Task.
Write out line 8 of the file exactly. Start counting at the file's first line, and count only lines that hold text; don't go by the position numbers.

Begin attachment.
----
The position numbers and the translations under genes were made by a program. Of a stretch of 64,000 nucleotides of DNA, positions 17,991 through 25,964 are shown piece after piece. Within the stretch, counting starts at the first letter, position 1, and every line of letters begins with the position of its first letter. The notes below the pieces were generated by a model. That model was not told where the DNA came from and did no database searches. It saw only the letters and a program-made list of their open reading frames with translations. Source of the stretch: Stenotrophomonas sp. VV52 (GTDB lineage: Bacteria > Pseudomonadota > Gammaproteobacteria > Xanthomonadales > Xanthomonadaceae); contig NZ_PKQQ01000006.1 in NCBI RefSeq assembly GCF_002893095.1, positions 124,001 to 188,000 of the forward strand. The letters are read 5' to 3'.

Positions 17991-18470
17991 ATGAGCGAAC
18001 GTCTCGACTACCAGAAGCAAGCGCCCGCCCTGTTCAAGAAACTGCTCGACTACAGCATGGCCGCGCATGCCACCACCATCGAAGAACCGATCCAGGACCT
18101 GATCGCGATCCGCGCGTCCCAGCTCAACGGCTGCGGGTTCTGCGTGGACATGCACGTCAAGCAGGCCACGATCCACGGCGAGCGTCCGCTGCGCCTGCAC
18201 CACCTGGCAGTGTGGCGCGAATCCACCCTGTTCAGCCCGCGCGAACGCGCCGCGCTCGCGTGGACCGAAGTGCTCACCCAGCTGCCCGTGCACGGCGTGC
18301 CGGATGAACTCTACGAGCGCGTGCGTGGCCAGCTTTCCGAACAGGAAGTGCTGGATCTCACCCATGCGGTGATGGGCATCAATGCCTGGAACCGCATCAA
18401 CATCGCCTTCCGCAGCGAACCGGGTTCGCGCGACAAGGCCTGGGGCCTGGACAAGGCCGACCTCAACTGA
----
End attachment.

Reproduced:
18401 CATCGCCTTCCGCAGCGAACCGGGTTCGCGCGACAAGGCCTGGGGCCTGGACAAGGCCGACCTCAACTGA